• ‘Most of the cars dated from the 1950s and 60s, and according to the organiser, the outing proved a real blast from the past for the older generation.’
      • ‘Wow - what a blast from the past to see a list of my old co-workers.’
      • ‘This morning, while listening to the radio on the way to work, I heard an absolutely great blast from the past!’
      • ‘This little gem of a workout is a blast from the past because it requires only minimal equipment and a place to run or walk.’
      • ‘The old photographs were also a blast from the past for the family.’
      • ‘For those of us who were active in the antiwar movement, it's a blast from the past.’
  • (at) full blast

    • At maximum power or intensity.

      ‘the heat is on full blast’
      • ‘The worst causes are dogs barking for long periods, and people who play their music too loudly or have their TV on full blast.’
      • ‘Start up the engine and run the heat at full blast again until you're warm.’
      • ‘It took three enormous blankets and a heater on full blast to keep me warm.’
      • ‘Police cars swirled all over the ground, surrounding the crowd, lights and sirens on, full blast.’
      • ‘You get out of your car and the fiery heat hits you full blast.’
      • ‘Even with the air-conditioning going full blast, the sun began to turn his car into an oven.’
      • ‘He deplored the fact that the factory was started up at night and was going at full blast.’
      • ‘Then she drove home with the radio on full blast.’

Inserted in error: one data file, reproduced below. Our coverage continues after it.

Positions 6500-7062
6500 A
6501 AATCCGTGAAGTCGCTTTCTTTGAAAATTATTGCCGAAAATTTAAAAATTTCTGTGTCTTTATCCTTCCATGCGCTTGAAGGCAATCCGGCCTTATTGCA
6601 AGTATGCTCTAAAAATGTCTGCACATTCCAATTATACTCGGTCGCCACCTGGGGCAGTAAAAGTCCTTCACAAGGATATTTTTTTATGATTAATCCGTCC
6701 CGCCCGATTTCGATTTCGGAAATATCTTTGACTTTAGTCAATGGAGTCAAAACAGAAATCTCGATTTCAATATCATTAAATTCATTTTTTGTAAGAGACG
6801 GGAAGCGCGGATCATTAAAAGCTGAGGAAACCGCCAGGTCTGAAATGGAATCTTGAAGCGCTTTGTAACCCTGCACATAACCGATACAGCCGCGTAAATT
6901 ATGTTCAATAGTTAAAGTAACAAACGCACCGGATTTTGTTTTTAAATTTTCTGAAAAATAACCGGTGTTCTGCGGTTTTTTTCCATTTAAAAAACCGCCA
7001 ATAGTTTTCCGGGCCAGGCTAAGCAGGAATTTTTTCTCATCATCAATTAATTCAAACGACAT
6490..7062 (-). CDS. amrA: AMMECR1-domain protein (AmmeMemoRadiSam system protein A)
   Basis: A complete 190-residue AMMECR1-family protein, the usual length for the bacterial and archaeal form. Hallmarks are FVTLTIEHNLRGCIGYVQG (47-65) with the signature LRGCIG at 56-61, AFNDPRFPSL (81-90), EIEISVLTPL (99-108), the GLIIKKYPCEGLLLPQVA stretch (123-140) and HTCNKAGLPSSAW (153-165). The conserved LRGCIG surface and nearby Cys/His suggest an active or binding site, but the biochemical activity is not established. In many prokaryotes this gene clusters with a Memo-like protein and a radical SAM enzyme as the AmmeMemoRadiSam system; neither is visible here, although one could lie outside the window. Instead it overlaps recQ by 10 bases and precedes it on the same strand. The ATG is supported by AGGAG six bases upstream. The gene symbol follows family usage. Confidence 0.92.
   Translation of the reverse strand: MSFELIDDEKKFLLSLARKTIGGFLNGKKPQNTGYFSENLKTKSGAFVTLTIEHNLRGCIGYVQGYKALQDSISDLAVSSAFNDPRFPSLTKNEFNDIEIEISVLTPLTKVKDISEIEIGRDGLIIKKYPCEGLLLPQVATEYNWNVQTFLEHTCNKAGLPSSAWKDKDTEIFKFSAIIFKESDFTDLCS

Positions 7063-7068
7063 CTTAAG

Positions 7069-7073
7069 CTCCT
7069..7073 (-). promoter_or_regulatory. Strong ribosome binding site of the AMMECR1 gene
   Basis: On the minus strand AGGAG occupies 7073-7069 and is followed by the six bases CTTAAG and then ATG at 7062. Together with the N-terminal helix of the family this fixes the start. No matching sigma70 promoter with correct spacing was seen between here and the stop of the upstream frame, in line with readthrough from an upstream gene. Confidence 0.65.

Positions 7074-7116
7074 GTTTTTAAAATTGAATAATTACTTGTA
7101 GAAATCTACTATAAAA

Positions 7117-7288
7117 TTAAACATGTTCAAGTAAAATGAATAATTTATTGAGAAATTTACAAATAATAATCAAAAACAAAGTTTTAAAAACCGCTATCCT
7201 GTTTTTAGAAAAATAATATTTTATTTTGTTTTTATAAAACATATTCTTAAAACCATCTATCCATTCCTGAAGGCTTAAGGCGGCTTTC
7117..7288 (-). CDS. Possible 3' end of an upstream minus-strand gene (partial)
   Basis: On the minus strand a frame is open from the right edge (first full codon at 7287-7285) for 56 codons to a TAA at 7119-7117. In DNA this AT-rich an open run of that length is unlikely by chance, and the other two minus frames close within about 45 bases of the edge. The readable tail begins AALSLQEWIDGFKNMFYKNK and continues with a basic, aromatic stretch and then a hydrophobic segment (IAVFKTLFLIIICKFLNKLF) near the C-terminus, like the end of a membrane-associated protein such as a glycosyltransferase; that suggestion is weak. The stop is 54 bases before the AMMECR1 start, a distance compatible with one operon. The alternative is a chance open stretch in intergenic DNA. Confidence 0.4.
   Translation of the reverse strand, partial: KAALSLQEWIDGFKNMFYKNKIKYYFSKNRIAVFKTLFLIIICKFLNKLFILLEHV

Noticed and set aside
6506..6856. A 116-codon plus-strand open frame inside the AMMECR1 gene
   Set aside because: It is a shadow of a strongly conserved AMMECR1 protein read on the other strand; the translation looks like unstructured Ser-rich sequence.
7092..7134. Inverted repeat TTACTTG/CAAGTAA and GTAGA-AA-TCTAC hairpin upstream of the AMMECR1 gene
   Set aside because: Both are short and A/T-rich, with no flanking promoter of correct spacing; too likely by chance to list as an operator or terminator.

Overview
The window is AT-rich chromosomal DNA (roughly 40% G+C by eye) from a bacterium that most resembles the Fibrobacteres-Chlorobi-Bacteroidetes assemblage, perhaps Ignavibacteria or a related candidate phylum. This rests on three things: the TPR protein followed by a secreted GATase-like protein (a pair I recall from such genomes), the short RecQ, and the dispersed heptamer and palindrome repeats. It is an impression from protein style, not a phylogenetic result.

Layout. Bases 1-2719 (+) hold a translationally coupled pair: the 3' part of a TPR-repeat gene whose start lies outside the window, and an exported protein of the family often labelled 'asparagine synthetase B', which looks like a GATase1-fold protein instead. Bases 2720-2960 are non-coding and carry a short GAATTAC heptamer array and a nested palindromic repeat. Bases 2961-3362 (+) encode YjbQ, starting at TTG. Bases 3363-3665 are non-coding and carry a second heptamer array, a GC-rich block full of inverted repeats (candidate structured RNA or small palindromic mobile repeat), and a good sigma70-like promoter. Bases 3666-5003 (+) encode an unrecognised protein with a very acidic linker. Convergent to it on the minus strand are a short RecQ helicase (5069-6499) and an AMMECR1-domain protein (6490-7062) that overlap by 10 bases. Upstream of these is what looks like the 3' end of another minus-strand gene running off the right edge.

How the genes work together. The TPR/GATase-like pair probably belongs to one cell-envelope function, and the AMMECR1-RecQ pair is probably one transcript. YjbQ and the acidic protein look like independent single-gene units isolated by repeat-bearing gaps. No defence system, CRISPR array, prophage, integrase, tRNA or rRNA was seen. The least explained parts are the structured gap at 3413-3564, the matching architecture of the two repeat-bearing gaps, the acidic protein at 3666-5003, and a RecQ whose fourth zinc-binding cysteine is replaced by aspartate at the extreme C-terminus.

• ‘As the theatre group set up, I was treated to all my favorite pop songs played at full blast.’
      • ‘This song, like many others on the album, was written to be played at full blast.’
      with great force, full force, with full force, full blast, with a will, for all one is worth, with might and main, with all the stops out, all out, with a vengeance, vigorously, energetically, strongly, powerfully, madly
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Phrasal Verbs

  • blast off

    • (of a rocket or spacecraft) take off from a launching site.

      ‘space shuttles generally blast off with a minimum of fuss’
      • ‘I wouldn't want to miss it when the rocket blasts off.’
      • ‘The next inhabitants of the International Space Station blasted off aboard a Russian Soyuz rocket, just after one o'clock this morning.’
      • ‘Current polar satellite launch vehicles can blast off carrying 1,000 to 1,200-kilogram units.’
      • ‘The spacecraft will blast off on 26 October on a journey that will take it approximately five months.’
      • ‘Europe's heavy lifting rocket has successfully blasted off from French Guiana with two telecoms satellites on board.’
      • ‘Above our heads an enormous spaceship blasts off into a star-filled sky.’
      • ‘A privately-built rocket blasted off into suborbital space above California's Mojave Desert today.’
      • ‘The rockets of the ship flared and they blasted off.’
      • ‘The captain pushes the start button and suddenly the spaceship blasts off into outer space!’
      • ‘His mind fills with images of sleek, silvery rockets, blasting off into space.’
      be launched, take off, lift off, leave the ground, become airborne, take to the air
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Origin

Old English blǣst, of Germanic origin; related to blaze.

Pronunciation

blast

/blɑːst/